9.05.2017

Conjoining a GH5 camera body with a Contax/Yashica Zeiss 50mm f1.7 lens and then throwing caution to the wind and shooting mostly at f2.0 and f2.8.


It's fun to mix and match. I've been playing around with the Panasonic GH5 cameras for a week or so and have found the Olympus Pro series lenses I bought to be amazingly sharp. Same with the Panasonic 8-18mm lens, but I felt the need to fill in with some speed in the portrait/short tele area of my lens kit for these cameras. Having already dropped kilo dollars on the basics for the system I was reticent to drop more cash on something stop gap (saving up for the Nocticron...) so I rummaged around in one of the equipment drawers and found my Zeiss 50. I just happened to have an adapter to mount it onto m4:3rds cameras and in moments we were all hooked up and on our way. 

Early on I decided that I'd like to try shooting the lens close to its maximum aperture because that's where I thought I'd get the most use out of it on real shoots --- as the lens to grab when I need an extra stop of light, or a little less depth of field, when shooting available light. I pretty much stuck to f2.0 and f2.8 and enabled the GH5's automatic shutter selection. This would allow the camera to switch to the high speed, electronic shutter when the light levels maxed out the mechanical shutter's 1/8,000th. 

Most of the sunlit shots sent the camera into electronic shutter territory. The one just below, shot at f2.0 required 1/32,000th of a second exposure. I hardly worried about subject movement with this shot.... But what I was interested to see was the lens performance on a sensor much smaller than the original 35mm frame for which this lens was originally designed. 

I was pleased....













The camera and lens handled each other beautifully. 



6 comments:

  1. I have a an M Leica 50mm Summicron that functions well on my G85. My Nikkor AI version of 50mm f1.4 may not be as contrasty as your Zeiss but takes pleasing photos.

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  2. "The one just below, shot at f2.0 required 1/32,000th of a second exposure. I hardly worried about subject movement with this shot.... "

    Hi Kirk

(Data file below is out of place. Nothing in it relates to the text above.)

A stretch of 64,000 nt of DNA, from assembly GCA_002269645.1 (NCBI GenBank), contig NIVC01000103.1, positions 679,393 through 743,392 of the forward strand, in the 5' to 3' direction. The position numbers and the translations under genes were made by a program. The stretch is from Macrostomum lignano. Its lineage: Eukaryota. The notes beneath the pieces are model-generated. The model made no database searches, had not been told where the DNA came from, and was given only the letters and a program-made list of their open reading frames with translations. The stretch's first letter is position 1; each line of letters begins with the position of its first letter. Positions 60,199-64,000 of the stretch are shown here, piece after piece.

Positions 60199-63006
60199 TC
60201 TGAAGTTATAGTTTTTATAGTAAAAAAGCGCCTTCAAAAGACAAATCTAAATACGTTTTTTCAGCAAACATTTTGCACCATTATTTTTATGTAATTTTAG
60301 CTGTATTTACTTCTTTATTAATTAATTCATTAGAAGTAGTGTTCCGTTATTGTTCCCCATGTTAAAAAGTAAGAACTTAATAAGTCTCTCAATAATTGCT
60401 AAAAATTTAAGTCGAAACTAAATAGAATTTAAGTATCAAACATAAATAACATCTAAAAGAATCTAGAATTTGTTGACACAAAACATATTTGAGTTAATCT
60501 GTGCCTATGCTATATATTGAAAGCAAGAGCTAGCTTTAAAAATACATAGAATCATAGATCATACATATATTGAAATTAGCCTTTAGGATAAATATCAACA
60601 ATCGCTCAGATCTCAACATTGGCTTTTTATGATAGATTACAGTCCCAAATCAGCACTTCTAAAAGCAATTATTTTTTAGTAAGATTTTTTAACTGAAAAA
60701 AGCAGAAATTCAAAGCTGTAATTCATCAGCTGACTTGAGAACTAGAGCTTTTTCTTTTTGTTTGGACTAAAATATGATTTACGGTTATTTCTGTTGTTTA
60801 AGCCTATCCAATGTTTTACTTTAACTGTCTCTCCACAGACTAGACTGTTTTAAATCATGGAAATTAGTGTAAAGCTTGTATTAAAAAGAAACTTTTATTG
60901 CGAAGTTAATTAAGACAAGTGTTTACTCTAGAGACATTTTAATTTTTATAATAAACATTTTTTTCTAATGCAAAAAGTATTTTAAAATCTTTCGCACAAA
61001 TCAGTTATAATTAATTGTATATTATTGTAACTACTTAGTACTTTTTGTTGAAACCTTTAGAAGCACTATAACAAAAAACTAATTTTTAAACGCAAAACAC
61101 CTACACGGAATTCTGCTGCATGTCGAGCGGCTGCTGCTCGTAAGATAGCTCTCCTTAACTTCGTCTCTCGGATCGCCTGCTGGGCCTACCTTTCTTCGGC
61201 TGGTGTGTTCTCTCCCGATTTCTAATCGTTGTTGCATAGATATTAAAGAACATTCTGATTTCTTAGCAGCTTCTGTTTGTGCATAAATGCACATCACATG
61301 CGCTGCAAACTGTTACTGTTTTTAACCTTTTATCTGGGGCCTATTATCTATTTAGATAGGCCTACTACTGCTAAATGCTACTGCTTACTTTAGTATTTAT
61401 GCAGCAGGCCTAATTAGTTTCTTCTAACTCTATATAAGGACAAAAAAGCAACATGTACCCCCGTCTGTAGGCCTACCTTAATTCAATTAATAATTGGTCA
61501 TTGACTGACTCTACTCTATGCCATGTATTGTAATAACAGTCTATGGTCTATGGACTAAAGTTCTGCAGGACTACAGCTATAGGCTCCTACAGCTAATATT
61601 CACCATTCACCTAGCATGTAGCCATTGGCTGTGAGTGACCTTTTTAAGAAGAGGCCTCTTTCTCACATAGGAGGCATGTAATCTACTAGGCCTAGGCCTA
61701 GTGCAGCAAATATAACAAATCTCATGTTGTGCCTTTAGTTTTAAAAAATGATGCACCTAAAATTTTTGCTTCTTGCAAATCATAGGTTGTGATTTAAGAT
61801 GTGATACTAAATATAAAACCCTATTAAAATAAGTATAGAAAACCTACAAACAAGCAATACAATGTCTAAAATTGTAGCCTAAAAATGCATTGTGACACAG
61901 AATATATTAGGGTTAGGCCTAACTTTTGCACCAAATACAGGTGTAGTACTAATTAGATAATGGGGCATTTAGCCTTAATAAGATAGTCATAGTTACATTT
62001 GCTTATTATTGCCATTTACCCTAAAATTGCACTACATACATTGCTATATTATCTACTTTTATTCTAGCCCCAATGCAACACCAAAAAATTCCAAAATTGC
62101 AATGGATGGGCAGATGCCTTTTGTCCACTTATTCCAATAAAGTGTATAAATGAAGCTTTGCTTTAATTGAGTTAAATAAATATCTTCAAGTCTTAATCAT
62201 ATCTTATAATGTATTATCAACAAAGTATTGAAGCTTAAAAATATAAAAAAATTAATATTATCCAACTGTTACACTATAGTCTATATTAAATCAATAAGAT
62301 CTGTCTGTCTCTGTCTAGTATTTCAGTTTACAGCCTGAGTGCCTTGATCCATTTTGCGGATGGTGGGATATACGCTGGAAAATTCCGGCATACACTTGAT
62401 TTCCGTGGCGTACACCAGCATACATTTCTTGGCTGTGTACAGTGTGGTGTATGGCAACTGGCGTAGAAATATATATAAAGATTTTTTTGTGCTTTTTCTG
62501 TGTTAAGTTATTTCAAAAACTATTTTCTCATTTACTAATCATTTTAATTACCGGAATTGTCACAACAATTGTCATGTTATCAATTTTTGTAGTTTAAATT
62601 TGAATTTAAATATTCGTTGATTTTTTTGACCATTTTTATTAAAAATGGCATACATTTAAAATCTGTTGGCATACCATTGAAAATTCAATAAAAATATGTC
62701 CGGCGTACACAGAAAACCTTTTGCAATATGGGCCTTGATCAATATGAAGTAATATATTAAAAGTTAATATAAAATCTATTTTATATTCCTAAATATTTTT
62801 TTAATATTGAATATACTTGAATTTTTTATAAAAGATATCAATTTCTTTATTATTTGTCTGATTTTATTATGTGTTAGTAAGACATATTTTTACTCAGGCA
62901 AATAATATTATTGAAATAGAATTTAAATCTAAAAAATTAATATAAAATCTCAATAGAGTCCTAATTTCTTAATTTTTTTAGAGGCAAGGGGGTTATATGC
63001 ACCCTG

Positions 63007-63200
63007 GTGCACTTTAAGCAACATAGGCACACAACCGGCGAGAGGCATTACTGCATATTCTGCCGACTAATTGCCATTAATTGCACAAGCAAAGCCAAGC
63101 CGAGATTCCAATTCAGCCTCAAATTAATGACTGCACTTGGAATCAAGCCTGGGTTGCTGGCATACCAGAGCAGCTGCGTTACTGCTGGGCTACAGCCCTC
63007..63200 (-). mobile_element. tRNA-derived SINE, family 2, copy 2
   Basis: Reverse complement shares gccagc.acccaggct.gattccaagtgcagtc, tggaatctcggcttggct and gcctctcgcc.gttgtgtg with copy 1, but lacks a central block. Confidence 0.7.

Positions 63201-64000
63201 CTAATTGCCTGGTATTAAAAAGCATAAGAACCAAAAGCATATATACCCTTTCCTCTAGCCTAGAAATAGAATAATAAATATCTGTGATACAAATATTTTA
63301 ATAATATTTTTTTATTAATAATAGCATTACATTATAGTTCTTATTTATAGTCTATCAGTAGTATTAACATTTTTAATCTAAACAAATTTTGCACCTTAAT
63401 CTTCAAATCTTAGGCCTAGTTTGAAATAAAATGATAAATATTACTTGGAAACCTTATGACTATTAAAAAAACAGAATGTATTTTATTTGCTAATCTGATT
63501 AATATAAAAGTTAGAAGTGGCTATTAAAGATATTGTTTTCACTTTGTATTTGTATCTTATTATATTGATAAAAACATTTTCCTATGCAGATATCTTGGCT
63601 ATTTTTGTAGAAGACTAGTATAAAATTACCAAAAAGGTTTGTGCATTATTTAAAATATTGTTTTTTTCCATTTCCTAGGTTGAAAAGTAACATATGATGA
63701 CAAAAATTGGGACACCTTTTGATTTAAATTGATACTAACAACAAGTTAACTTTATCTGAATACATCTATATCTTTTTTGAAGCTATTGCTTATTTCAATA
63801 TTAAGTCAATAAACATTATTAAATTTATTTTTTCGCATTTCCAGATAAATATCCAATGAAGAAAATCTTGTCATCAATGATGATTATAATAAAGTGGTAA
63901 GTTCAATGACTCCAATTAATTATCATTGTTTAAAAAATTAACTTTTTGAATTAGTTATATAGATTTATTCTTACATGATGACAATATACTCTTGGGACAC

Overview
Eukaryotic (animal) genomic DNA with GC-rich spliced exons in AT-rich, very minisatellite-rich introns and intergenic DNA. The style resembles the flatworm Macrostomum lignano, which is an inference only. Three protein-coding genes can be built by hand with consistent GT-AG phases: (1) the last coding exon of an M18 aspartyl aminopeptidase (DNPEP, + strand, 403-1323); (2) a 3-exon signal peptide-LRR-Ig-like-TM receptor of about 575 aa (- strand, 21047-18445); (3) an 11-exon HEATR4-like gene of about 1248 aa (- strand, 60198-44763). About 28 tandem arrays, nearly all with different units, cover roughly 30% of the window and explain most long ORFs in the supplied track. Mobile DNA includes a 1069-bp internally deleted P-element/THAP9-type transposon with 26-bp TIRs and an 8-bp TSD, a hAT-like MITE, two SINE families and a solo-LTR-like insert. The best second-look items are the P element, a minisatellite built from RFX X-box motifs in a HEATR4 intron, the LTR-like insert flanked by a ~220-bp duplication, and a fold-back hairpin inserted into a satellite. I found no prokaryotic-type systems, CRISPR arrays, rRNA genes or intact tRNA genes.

Actually you should (worry), because the electronic shutter's time can give you an idea of how much light gets on the sensor but not for how long it keeps coming. You can easily have motion blur with fast electronic speeds.
    Kind regards
    Marco

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  3. Nice lens, and nice light as well in the last shot. And wow, you had Donald Fagen there - still can't get over Walter Becker's death on last Sunday. May he R.I.P., or maybe he's having fun with others who went before him...

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  4. It's not just subject movement that can defeat the electronic shutter. I have had a couple of off results with electronic shutter when I wasn't quite steady, and got some image distortion due to the camera moving during the exposure. Took me a couple minutes to figure it out...
    Fast global shutter will eventually out an end to that.

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  5. Many older lenses perform really well on micro 4/3 and APS cameras. I often use a 1949-vintage Leica 50mm f/2.0 Summitar lens on a Fuji. At f/2 or 2.8, it has funny swirly aberrations around the edges of the frame while the center is sharp - rather interesting and pleasing overall. But by f/4 or f/5.6, the lens is crisp and essentially distortion-free. I have found that many Leica-M and Olympus OM lenses do well on APS, too.

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